Lancashire County Council’s controversial partnership with BT, One Connect Limited, is set to be scrapped.
County Hall functions such as procurement and human resources are to be brought back in-house by the council’s Labour administration.
But some services, thought to include IT and payroll, will still operate under a new subsidiary of BT, as the telecommunications giant is not willing to walk away from the partnership completely.
One Connect Limited (OCL) was set up in May 2011 to run various County Hall functions, with the aim of saving the council around £400m over 10 years.
It has around 800 staff seconded to it from Lancashire County Council (LCC) and BT, with a 40 per cent shareholding held by LCC and 60 per cent held by BT.
BT has incurred significant costs in the first three years of the partnership and it is believed it would have cost too much money for the parties to sever all ties at this stage.
Instead a compromise will see some County Hall functions brought back in-house, and others operating under a new subsidiary of BT, as the two organisations’ ‘strategic partnership’ continues.
The new subsidiary will be managed differently to OCL, but it is not thought the employment status of workers at OCL will be affected. It is understood it will be largely staffed and performance managed by the council.
Council leader County Coun Jennifer Mein said: “All I can say at this stage is we are having positive conversations with BT and there will be hopefully an announcement after the cabinet meeting on Friday.”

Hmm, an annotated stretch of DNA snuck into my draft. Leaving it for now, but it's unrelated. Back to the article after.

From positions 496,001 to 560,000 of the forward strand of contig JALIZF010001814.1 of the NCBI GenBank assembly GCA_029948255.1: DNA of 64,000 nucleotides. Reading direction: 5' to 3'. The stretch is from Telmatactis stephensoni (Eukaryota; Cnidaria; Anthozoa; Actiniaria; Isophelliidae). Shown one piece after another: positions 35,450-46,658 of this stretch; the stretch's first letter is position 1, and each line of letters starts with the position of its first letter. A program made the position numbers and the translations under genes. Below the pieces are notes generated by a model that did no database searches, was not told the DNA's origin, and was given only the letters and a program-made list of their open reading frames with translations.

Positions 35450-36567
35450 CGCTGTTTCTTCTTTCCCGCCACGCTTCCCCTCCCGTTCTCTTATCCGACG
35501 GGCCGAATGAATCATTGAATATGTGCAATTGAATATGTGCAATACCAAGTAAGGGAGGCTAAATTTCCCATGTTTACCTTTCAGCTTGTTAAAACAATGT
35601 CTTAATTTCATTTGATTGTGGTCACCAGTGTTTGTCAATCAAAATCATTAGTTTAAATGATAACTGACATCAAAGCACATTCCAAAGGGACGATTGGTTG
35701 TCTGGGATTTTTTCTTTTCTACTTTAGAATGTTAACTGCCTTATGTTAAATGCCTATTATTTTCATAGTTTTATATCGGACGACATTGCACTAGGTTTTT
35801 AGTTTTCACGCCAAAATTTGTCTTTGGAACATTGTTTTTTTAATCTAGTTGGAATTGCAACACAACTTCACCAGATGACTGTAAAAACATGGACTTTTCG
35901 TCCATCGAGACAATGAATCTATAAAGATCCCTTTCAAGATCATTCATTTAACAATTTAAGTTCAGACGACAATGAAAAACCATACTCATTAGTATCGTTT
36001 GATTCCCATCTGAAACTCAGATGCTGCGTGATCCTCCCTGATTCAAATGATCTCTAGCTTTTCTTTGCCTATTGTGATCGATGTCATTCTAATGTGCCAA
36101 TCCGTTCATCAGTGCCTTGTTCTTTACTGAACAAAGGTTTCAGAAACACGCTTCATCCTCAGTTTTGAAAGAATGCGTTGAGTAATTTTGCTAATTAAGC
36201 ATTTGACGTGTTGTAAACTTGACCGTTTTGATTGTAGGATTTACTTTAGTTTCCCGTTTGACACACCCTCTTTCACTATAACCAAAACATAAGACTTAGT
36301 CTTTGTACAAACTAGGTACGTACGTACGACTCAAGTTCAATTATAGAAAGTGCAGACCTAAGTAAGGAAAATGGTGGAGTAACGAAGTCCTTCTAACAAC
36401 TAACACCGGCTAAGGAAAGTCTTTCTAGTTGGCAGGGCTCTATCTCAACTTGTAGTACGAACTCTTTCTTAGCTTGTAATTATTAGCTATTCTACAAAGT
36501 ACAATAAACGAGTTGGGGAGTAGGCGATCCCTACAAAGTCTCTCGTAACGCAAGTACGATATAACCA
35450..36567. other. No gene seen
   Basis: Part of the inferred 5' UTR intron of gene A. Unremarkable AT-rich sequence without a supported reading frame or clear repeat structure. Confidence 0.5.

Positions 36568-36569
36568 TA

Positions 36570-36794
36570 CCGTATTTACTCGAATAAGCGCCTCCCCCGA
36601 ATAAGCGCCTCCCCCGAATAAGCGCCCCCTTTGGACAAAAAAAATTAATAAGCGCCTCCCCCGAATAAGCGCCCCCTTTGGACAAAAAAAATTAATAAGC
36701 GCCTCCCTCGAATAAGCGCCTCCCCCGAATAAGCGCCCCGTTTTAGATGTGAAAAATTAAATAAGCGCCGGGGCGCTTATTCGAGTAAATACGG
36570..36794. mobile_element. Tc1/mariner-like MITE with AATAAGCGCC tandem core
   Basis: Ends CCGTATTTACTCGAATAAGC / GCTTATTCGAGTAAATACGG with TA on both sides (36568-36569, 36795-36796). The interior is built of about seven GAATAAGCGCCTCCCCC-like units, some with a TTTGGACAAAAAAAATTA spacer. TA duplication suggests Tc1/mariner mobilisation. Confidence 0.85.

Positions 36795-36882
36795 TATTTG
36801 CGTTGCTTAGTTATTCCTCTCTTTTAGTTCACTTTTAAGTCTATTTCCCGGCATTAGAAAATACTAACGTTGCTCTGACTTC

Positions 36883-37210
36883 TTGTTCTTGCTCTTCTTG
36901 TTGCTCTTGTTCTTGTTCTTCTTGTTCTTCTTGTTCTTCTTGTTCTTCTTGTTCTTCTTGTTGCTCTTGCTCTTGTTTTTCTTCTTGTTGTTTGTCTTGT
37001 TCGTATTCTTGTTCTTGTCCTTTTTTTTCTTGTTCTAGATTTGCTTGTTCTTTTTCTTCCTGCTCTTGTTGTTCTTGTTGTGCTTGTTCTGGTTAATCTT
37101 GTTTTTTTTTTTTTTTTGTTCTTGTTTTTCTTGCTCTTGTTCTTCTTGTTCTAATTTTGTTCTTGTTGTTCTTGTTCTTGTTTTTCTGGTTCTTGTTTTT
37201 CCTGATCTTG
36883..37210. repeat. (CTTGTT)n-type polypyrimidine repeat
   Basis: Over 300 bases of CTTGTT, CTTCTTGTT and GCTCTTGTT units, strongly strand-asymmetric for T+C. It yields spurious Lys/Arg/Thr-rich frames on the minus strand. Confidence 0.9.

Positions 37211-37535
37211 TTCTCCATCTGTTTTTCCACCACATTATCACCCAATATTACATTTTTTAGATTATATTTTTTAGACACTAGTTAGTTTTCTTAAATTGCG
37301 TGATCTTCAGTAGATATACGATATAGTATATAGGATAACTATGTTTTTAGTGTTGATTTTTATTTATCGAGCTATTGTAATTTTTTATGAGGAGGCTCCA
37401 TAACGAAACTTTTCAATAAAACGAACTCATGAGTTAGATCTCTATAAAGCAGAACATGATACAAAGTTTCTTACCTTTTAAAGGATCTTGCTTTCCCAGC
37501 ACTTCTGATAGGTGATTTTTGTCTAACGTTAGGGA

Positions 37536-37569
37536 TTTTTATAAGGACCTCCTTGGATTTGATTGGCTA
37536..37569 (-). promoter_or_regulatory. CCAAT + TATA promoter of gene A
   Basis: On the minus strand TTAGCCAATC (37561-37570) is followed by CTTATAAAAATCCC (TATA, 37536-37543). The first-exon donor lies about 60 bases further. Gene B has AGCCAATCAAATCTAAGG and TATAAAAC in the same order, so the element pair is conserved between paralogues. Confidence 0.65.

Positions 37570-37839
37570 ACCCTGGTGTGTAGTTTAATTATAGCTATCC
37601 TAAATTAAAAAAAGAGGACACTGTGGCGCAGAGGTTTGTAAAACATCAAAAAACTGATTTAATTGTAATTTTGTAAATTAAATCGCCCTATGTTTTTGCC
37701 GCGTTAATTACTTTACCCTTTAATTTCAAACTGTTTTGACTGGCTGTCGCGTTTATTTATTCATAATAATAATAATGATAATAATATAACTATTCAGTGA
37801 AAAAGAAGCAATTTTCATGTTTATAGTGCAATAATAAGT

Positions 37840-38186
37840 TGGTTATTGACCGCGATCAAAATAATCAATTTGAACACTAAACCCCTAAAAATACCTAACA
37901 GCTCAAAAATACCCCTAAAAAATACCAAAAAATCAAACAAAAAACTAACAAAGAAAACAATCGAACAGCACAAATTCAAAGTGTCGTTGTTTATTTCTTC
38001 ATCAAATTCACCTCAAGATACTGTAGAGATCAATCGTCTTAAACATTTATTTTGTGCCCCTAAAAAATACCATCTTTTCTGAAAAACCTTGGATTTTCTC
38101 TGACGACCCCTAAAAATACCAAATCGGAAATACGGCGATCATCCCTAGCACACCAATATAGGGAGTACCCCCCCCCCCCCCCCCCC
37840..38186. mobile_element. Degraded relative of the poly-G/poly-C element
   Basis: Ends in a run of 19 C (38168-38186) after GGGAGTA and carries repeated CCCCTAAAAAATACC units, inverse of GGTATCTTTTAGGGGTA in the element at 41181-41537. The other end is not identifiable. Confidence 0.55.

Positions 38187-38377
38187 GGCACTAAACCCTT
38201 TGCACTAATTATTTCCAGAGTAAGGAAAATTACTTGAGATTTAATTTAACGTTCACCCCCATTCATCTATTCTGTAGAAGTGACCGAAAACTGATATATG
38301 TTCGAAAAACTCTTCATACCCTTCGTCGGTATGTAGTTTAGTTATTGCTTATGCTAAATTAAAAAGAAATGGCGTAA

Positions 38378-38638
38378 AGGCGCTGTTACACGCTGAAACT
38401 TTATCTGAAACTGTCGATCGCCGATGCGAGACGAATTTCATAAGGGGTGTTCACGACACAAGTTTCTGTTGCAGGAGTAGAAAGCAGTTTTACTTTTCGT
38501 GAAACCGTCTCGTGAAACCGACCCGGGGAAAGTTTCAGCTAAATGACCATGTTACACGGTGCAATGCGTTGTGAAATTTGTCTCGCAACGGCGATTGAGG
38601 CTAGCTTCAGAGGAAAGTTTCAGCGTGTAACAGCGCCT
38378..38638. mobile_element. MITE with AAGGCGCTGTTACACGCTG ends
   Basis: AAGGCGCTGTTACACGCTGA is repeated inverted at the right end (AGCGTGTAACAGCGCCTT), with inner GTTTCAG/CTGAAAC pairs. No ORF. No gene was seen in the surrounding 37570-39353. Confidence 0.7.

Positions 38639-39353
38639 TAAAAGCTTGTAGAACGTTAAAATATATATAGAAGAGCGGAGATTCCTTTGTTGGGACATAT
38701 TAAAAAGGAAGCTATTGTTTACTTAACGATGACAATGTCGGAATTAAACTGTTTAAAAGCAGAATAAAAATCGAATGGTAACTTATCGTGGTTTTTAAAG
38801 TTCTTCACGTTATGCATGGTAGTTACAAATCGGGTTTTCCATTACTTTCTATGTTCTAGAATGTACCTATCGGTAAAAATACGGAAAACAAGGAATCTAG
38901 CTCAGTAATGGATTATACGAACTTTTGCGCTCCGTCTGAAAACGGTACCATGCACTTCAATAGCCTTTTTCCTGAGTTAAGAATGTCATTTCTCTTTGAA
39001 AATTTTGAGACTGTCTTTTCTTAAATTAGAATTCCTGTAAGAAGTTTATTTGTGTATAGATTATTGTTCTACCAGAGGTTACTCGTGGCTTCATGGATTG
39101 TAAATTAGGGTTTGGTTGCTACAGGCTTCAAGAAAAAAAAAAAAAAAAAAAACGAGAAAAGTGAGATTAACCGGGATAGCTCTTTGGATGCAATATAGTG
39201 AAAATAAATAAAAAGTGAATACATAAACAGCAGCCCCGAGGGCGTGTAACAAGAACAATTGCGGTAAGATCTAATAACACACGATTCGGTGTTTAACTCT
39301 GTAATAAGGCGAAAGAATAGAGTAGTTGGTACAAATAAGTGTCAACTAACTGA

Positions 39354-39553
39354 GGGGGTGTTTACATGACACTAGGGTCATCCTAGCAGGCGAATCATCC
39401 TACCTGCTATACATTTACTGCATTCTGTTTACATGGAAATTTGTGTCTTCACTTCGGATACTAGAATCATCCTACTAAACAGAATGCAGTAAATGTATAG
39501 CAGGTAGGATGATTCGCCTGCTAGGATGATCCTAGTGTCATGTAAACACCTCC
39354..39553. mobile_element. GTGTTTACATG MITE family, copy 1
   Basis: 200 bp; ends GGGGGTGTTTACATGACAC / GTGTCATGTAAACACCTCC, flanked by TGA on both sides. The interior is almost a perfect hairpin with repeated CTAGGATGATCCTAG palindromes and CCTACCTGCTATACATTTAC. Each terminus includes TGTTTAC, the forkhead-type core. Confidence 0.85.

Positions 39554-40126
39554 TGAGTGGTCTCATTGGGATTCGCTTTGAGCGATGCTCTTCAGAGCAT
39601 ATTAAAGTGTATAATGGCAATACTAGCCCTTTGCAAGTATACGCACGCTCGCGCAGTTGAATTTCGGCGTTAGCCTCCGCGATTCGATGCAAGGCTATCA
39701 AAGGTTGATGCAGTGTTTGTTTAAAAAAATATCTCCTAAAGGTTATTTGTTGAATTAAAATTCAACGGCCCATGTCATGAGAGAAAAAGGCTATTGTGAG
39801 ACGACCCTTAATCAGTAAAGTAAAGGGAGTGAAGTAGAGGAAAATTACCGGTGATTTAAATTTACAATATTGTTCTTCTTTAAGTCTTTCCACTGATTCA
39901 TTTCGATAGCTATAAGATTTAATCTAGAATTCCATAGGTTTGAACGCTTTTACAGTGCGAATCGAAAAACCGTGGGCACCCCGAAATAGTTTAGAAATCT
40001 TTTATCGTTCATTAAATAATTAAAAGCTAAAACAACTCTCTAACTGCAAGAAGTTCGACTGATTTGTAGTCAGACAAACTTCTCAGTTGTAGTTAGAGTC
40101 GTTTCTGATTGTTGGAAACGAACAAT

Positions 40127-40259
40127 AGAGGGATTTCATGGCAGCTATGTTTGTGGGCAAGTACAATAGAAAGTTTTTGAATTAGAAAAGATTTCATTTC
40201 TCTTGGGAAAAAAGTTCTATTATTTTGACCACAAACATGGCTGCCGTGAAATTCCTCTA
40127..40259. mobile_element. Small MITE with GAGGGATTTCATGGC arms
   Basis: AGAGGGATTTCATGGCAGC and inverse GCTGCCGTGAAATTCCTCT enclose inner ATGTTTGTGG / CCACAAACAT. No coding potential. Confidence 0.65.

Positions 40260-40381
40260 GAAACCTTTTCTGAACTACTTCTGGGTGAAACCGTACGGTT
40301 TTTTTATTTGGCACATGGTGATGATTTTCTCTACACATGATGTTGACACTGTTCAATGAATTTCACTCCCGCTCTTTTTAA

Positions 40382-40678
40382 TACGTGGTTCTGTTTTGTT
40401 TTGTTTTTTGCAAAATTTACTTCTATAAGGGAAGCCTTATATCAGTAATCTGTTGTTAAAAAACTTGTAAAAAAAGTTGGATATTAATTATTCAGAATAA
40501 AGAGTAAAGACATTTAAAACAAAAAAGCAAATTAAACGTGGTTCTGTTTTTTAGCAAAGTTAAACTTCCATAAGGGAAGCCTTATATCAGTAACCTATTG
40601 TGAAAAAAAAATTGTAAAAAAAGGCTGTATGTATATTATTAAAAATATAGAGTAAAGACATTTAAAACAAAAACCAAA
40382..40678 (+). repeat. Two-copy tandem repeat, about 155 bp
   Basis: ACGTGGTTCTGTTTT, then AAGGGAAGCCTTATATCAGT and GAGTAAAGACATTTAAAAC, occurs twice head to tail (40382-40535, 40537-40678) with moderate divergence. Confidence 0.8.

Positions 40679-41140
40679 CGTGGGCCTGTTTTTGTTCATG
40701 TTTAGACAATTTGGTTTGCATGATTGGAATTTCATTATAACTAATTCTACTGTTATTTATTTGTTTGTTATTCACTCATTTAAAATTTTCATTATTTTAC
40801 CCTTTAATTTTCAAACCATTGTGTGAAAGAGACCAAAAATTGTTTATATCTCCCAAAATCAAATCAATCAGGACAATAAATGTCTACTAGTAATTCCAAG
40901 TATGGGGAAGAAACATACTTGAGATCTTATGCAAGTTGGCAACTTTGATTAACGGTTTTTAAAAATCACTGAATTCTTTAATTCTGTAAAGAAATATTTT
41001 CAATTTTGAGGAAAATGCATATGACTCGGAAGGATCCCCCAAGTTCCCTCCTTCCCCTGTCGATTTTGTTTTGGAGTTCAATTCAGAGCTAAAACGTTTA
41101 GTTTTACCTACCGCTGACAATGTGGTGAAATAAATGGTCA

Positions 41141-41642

BT declined to comment on the developments.
However, Unite union representative Les Parker said: “I think that this is the beginning of the end of the use of privatisation in public services, because this is the worst example that I have known in my experience of the private sector exploiting public need.
“The private sector put profits before people and public services should put people before profits.”
OCL has been plagued by controversy since its launch, and is a major source of dispute between the council’s ruling Labour group and the previous Tory administration, which instigated the venture.
Last August the chief executive of the county council, Phil Halsall, was suspended over allegations “favouritism” was shown to OCL, in the awarding of a £5m fleet maintenance contract.
The deal was approved in April, days before the county elections, by the former Conservative council leader, County Coun Geoff Driver.
A subsequent disciplinary investigation into Mr Halsall’s conduct was dropped when he left the authority “by mutual consent” in October. Meanwhile, payments of more than £500,000 made to the former chief executive of OCL continue to be investigated by police, as part of an inquiry into “financial irregularities” at LCC.
David McElhinney was paid £507,597 by the county council, split into two separate payments of £231,709 and £275,888, in the space of a month last summer.
It covered his two-and-a-half days work a week between May 2011 and March 2013 as the head of the partnership.
Mr McElhinney resigned at the end of August, before the payments were discovered during a routine check of finances by County Hall’s treasurer.
The council then began an investigation and made a complaint to Lancashire Police.
In November, a further County Hall probe into a community alarm services contract revealed OCL intended to charge the authority a 20 per cent mark-up on services – costing taxpayers £1.4m.
Council leader Jennifer Mein said the authority had been “ripped off”, after it decided to pull out of a deal to transfer telecare functions run by housing providers to OCL and BT - again provisionally agreed by the Conservatives.
But Coun Driver and bosses at BT hit back, by insisting the scrapped contract would have saved the authority £21m.
BT labelled the LCC report “incomplete”, “inaccurate”, “unbalanced” and “potentially misleading” - sparking off months of top level talks between the firm and the council.